Envision this scenario: You are interviewing for a position you really want. The repartee between the interviewer(s) and you has gone great. You are uniquely qualified, and the job seems good as yours.
Then, you hit a wall when asked, "Do you have any questions for us?"
For many, they need not envision this scenario. It's one that's played out for them in an otherwise successful interview.
For some employers, opening the floor for the interviewee to ask questions may be a subtle test; a means of evaluating the applicant's preparedness. Coming with questions ready demonstrates foresight.
I spoke with a hiring manager from a major American media outlet who said very rarely do candidates ask questions.
"That's a huge boost in my mind," he told me. "It's actually rare that our candidates ask many questions. Those who do stand out."
Take advantage of this opportunity by not only having questions prepared, but questions pertaining specifically to the organization and its work.
The same hiring manager told CareerCast that too often, candidates come into interviews without a complete understanding of the job for which they are applying.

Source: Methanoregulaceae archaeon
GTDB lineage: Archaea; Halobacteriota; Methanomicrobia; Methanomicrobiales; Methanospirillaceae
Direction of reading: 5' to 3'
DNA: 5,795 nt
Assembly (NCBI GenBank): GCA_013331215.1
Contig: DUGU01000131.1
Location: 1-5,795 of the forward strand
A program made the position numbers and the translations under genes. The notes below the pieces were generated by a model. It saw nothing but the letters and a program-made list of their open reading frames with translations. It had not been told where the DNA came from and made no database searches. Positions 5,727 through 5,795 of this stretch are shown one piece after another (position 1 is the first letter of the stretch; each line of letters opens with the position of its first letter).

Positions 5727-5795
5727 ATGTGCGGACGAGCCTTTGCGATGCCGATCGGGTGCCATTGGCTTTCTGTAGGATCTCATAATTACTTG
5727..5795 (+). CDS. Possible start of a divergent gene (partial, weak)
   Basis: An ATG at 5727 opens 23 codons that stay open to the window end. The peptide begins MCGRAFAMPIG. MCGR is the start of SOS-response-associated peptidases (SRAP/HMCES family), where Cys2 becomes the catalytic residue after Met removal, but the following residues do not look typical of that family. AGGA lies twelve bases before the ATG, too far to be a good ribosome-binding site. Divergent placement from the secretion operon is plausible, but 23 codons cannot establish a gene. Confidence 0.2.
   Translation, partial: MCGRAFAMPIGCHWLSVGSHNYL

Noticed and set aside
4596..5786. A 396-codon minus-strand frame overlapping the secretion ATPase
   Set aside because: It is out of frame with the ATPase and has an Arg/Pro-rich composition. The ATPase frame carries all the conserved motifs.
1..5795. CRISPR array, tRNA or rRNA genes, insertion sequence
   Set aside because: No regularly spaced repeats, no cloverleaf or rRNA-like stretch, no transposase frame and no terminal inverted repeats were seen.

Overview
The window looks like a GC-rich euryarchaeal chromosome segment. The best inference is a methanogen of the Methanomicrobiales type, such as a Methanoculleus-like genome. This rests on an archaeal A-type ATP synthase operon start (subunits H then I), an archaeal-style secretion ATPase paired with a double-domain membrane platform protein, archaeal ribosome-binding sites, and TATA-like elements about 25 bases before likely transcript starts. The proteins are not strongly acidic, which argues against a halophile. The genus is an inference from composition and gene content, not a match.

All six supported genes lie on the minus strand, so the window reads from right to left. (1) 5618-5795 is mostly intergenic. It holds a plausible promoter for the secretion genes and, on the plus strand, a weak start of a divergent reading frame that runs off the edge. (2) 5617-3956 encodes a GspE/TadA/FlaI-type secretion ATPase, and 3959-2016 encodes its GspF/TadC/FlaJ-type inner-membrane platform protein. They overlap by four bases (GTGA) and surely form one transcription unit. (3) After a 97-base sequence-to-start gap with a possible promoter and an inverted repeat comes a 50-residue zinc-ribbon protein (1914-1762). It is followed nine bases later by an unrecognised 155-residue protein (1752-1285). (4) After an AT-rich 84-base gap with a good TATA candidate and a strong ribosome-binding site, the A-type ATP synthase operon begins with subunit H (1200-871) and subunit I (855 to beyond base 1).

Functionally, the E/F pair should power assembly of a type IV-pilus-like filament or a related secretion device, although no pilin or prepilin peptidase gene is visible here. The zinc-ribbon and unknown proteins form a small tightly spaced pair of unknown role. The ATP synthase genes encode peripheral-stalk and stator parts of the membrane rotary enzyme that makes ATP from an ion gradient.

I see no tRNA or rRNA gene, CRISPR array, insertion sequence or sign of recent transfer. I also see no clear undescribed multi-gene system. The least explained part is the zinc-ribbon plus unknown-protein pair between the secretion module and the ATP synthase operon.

"Do they not do a Google search beforehand?" he asks, rhetorically. "That's just lazy."
Indeed, thanks to the internet, there's little excuse to not come into any interview with extensive knowledge about the organization.
Perhaps you are interviewing for a position with a company or group that has a bare-bones website. Even better! Among your prepared questions, ask about the state of the site and what you could do in your position to improve it. This shows both preparation, as you have taken the time to study the website, and a proactive attitude.
Handle this delicately, of course -- which is a constant theme for any question you may ask during an interview. After all, the other questions you might ask could determine whether you even want the job.
The interviewer asking for your questions is also a courtesy, an opportunity to learn more about the fit. This is your chance to learn more about the chances for professional growth, the atmosphere of a given work day, the expectations for you both in the short-and-long-term.
There's no reason you should feel in the dark about any facet of your career. You'll spend several hours per week in this position, so get as much information as you can upfront. Should you turn off an interviewer with simple questions about office culture, growth opportunities or expectations, it's probably not the job you want.